dd.micsol: I sort of 'met' Paul Newman once... My buddies and I had pit passes to the Long Beach Grand Prix... We were making the most of it, poking our noses wherever we could the whole weekend.

One afternoon we were checking out cars parked in one area noting the damage some of them had from earlier races. Honestly? The guys and I were talking crap about one of the cars, a yellow Lotus, when I noticed a little old guy off to my left and slightly behind us ...

I turned back to the car after giving him a nod... Then noticed the name on the car, just above the driver's door... 'P. NEWMAN'... I thought to myself, "Oh, $#!+!" I looked over my shoulder again and realized that is who it was -- he was still in his racing suit -- not a crew uniform as I had thought at first glance.

As casually as possible, I suggested to my pals that it was time to move on... And whispered "That's HIM..." to them as we left. They looked back, remembered what we had all said, and cleared out of there. Man, he sure looked ANGRY...

biggestfan | 15. April 2016

I can't wait to see how quick the quickest version of the Model 3 will be. I am hoping to beat my already quick Infiniti G37S by a full 2 seconds 0-60. My sport model Infiniti is considered a fairly quick 4 door at 0-60 in 5.2

Red Sage ca us: Know what you mean. I remember one time sitting at a sorting table at work with a group of people talking about how my sister and her husband bought a house from someone who actually took the "globes" off of the ceiling fan because they were so cheap. One of my friends kicked me under the table. Didn't realize that one of the people at the table were related to said cheapskates because it was her step different last name.

Zebuf | 15. April 2016

@Scott: Reducing size by approx. 20% will not necessarily drop weight by the same factor as many, heavy core components are close to the same weight. Also you need to add the weight difference between 90 and 110 kWh worth of batteries.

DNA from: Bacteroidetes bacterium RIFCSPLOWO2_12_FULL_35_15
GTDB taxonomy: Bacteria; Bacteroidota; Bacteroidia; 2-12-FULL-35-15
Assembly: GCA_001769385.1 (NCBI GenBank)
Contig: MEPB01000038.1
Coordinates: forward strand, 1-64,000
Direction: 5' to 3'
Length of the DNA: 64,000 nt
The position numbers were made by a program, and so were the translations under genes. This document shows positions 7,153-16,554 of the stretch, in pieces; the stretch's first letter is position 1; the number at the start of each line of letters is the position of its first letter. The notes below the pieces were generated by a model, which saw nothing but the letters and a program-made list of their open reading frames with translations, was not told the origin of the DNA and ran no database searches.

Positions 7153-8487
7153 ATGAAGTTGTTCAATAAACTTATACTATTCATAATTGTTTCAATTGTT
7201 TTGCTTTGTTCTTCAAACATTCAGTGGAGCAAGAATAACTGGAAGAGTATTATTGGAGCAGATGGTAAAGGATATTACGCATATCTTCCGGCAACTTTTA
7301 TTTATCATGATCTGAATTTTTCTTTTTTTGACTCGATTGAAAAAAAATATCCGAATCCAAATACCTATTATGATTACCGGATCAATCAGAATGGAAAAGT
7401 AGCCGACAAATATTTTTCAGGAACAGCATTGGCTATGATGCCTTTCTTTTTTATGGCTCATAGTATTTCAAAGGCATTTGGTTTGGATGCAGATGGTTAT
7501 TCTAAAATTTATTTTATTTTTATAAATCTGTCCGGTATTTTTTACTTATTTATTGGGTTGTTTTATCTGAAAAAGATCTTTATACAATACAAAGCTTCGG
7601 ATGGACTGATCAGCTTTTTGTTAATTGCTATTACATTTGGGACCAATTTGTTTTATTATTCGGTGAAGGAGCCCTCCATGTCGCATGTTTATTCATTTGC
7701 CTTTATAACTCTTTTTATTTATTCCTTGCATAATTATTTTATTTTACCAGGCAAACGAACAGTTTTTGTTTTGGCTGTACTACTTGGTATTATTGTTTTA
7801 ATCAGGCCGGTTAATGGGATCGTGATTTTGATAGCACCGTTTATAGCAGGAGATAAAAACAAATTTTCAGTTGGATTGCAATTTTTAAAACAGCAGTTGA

That said, the P version 3 will be blazingly fast, nonetheless. P85D specs @ 1850 kg is gonna rip!

bb0tin | 15. April 2016

The Model 3 will be lighter, and have a lower cd and frontal area than the S/X. It will have the new battery pack. It does not need a 110Wh battery pack. Elon likes fast cars. He even owned and crashed an F1 early in his life. I believe Insane and Ludicrous modes were not there for any other reason that satsifaction that it could be there, and to stick it to ICE cars. The max performance Model 3 has the potential to go even quicker. As I posted on another thread, I am betting that the quickest 3 will be between 2.5 and 3.0 seconds, and likely closer to 2.5. I cannot see any reason why it would not be that quick.

bb0tin | 15. April 2016

110kWh not 110Wh

Red Sage ca us | 15. April 2016

Need? Who cares what is needed? What can be DONE is what matters. 135 kWh or BUST!

bb0tin | 15. April 2016

@Red Sage ca us
'Need' was used in reference to 110kWh not being necessary for either performance or range to be better than the S. I hope your latest post means you now understand this.

Red Sage ca us | 16. April 2016

bb0tin: It's not about being better than the Model S. It is about thoroughly embarrassing 3-Series, A4, ATS, C-Class, IS, Q50, and XE. And doing so for less money than their Performance versions -- while being more economical and efficient.

Supraman | 16. April 2016

Why does a P90D have 30 miles less range than a 90D? I'm trying to understand if the P version of the Model 3 will have a similar disadvantage?

bb0tin | 16. April 2016

@Red Sage ca us
My comment about the 110kWh was in reply to Zebuf and not a reply to you.

My reply to you was about your post:
"Need? Who cares what is needed? What can be DONE is what matters. 135 kWh or BUST!"
As in another thread, you are under the impression that a larger capacity battery is required for higher performance. It is not, as I have tried to explain to you in another thread. I have also said that I believe the performance 3 will be faster than the current performance S. You do not believe so. We will have to wait to see who is correct .

Ross1 | 16. April 2016

When my wife kicks me under the table, I say, why did you kick me. Usually stops the kicking UNDER the table...

Ross1 | 16. April 2016

Off the other thread, why do we have to have duplicate threads? Perhaps a duplicate thread would be called a rope.

I think the power needed to increase acceleration from say 2.8 to 2.5 could easily be double, given the same body aerodynamics. (You will correct me if I am wrong lol).
With gas cars, sometimes putting in a larger engine achieves sweet all because of the extra weight.
Same with batteries I guess. There must be a sweet spot somewhere.

Elon has spoken about the desirability of getting good aerodynamic numbers, so given that AND his sense of humour, my guess is a more slippery pocket rocket will be built to thrash any MS you can throw at it. And McLaren.

While TM is not into building racecars as a main game (they are a by-product), I think TM will have its fun trying for a 2.5. A 4 door sedan, 4 seats, same as Granma drives...
Expect a special formula for racing Unmodified Tesla Models 3.

Then when the Roadster arrives with Plaid, expect the unexpectable. Aim at 2.0. Up against Ariel.